‘Welcome development’: With mortgage rates falling for a fifth week, experts say the market is tilting a bit more in favor of buyers although ‘affordability hurdles’ remain
Mortgage rates continued to weaken for the fifth week in a row, after the Federal Reserve announced its seventh interest rate hike this year.
Sam Khater, chief economist at Freddie Mac, points to “softer inflation data and a modest shift in Fed monetary policy” for the continued decline.
The latest Consumer Price Index report from the Bureau of Labor Statistics indicated that inflation could slow, with prices rising less than expected across the board in November.
And although the federal funds rate rose again this week, it was raised by just half a point – compared to previous increases of 0.75 basis points.
“The good news for the housing market is that the recent declines in prices have stabilized purchase demand,” says Khater.
“The bad news is that demand remains very weak in the face of affordability hurdles that remain very high.”
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30-year fixed-income mortgages
Freddie Mac reported Thursday that the average 30-year fixed interest rate fell slightly to 6.31%.
This was down from 6.33% in the previous week and 3.12% a year ago.
“For homebuyers and homeowners, the decline in mortgage rates over the past several weeks has been a welcome development,” says George Ratiu, director of economic research at Realtor.com.
“With more homes available for sale, and more price cuts sporting, some buyers are doing the math and finding that price declines offer better options within their budgets.”
Ratiu adds that while mortgage rates returning to the 3% range are unlikely to happen anytime soon, “even settling rates into the 5.5%-6.0% range in 2023 would provide housing markets with an improved foundation.”
15 years of fixed-income mortgages
The 15-year steady average also fell to 5.54% – compared to last week’s rate of 5.67%. A year ago at this time, the average 15-year home loan was 2.34%.
Prices are still more than double what they were a year ago, notes Nadia Evangelo, chief economist for the National Association of Realtors, plus home prices are still high because of limited inventory.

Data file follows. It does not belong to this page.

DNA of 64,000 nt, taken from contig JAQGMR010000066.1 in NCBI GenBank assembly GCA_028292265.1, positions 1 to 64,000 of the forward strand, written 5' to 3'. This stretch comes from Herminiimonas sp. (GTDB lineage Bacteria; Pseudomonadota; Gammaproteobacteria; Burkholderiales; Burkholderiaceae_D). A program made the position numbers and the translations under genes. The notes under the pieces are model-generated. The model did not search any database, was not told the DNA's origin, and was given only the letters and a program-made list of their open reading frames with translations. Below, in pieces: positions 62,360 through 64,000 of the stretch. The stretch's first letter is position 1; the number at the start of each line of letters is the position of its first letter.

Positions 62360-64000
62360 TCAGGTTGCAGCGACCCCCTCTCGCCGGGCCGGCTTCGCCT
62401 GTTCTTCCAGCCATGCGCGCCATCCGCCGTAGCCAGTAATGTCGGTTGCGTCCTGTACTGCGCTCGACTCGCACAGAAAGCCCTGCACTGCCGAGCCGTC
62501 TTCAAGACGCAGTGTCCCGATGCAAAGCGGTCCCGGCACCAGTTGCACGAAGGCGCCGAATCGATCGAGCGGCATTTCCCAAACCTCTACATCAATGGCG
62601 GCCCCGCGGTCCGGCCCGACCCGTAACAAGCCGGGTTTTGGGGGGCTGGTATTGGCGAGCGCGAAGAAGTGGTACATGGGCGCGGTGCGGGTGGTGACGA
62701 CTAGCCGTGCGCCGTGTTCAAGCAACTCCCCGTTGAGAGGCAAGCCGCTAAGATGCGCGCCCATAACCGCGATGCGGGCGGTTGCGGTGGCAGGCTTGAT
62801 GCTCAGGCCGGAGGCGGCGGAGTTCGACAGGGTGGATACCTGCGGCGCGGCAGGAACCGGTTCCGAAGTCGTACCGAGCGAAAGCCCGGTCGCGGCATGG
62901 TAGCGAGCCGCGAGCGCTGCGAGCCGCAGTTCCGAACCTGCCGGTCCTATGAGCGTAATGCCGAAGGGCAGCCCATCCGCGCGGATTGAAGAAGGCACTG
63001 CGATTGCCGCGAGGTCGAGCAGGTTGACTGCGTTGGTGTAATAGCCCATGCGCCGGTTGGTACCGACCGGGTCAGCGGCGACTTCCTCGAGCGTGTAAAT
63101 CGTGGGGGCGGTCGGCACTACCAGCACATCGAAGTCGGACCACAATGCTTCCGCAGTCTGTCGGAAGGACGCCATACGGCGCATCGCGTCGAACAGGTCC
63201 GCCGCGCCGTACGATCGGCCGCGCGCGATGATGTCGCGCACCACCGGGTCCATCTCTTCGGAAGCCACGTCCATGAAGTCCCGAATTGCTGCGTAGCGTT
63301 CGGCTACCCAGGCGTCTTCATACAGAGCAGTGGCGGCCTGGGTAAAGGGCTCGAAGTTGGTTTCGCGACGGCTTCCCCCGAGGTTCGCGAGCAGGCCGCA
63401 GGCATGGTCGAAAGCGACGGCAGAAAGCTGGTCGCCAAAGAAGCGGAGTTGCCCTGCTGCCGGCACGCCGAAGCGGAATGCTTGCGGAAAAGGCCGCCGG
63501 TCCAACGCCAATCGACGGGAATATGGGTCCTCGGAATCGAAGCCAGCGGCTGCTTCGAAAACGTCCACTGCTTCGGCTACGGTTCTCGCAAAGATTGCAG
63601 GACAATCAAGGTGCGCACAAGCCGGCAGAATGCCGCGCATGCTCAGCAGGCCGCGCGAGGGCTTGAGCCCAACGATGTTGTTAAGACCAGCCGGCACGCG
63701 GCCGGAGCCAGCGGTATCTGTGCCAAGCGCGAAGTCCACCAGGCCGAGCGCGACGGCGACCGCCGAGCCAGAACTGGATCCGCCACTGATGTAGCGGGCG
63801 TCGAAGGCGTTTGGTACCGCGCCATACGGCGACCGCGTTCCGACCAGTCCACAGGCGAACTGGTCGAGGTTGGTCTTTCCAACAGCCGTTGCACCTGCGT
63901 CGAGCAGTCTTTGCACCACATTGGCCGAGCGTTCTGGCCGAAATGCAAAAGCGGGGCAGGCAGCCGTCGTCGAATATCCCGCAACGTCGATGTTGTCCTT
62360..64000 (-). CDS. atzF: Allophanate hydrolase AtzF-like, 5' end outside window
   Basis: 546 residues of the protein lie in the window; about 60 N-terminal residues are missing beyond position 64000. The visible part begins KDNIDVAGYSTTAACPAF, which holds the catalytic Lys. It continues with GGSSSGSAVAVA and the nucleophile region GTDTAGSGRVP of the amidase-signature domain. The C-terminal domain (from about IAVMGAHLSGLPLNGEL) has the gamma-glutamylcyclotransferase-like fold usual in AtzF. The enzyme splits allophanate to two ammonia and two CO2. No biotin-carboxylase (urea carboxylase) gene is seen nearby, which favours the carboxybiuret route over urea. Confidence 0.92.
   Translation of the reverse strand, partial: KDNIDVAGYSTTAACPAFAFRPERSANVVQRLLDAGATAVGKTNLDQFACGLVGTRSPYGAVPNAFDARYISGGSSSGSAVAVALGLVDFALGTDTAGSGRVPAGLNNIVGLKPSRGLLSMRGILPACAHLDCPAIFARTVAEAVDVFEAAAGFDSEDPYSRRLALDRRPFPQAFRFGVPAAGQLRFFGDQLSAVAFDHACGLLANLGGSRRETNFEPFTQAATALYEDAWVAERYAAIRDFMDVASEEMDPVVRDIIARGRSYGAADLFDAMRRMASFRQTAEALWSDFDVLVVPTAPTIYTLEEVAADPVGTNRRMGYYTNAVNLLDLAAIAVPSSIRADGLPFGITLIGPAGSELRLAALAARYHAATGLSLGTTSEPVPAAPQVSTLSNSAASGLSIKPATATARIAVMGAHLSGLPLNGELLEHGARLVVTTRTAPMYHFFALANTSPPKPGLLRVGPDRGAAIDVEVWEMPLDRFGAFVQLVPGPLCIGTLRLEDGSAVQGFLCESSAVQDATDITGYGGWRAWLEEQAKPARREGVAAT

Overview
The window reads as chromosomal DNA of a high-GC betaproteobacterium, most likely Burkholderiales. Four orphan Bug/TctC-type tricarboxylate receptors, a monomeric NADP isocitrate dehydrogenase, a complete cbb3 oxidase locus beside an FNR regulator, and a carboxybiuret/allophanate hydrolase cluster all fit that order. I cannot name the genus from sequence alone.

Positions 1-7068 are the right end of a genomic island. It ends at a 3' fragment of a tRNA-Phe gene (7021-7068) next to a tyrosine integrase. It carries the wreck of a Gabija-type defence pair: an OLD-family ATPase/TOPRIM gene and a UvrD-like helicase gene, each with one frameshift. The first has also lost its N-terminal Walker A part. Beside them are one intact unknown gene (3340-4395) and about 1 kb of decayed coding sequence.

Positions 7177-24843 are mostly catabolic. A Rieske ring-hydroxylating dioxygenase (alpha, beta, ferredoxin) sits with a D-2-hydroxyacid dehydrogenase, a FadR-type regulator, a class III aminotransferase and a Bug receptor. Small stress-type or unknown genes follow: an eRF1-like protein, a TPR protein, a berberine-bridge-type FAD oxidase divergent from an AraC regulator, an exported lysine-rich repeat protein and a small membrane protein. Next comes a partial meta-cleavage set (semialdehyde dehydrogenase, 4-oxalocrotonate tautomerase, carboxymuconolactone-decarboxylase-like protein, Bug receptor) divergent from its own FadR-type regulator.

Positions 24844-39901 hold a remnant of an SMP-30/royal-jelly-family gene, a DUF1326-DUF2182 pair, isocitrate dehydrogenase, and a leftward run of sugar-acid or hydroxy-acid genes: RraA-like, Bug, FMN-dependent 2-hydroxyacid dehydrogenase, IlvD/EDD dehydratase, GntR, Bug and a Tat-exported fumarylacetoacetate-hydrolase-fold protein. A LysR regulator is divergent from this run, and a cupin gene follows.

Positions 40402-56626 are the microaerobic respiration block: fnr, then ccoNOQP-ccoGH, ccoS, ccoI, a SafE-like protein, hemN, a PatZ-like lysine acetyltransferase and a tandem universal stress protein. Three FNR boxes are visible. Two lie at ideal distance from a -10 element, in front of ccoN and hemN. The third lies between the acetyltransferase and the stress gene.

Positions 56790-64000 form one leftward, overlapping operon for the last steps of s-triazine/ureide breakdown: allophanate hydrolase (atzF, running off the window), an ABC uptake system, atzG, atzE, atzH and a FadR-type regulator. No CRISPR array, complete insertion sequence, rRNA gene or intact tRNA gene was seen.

She says that middle-income buyers earning $75,000 a year “face the largest housing shortage of any other income group.”
“In a balanced market, these buyers should be able to buy half of the homes for sale. However, these middle-income buyers can only buy 20% of all available listings,” writes Evangelo.
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Home price growth is slowing to single digits
Last week’s housing data showed more pullbacks from both buyers and sellers, says Danielle Hill, chief economist at Realtor.com.
“Whether holiday cheer or a gloomy view of current housing market conditions was the larger driver of the decline is an open question, but the result is that the housing market balance is tilted a bit more in favor of buyers,” Hill writes.
In fact, the typical price of homes for sale is up “only” 9.5% compared to a year ago. While this is still above the normal pace of home price increase, this slowdown marks the first time in 49 weeks — nearly one year — that Average home prices are advancing at a single-digit pace.”
Hill expects home sales to remain subdued, however, as the Fed keeps interest rates high to stem inflation. Interest rate increases are expected in the new year, and policymakers expect the federal funds rate to be in the 5-5.25% range (currently at 4.25-4.5%) by the end of 2023.
Mortgage, Refinance Applications See the jump
While mortgage rates are still three percentage points higher than they were a year ago, the recent decline has encouraged a pick-up in buying and refinancing activity.
Mortgage applications jumped 3.2% while the refinancing index rose 3% from last week, according to the Mortgage Banks Association (MBA).
“Financial markets have reacted to mixed signals regarding inflation and the Fed’s next policy moves,” suggests Joel Kahn, vice president and deputy chief economist at MBA.
“Continued moderation in home price growth, coupled with further declines in mortgage rates, may encourage more buyers to return to the market in the coming months,” Kahn adds.
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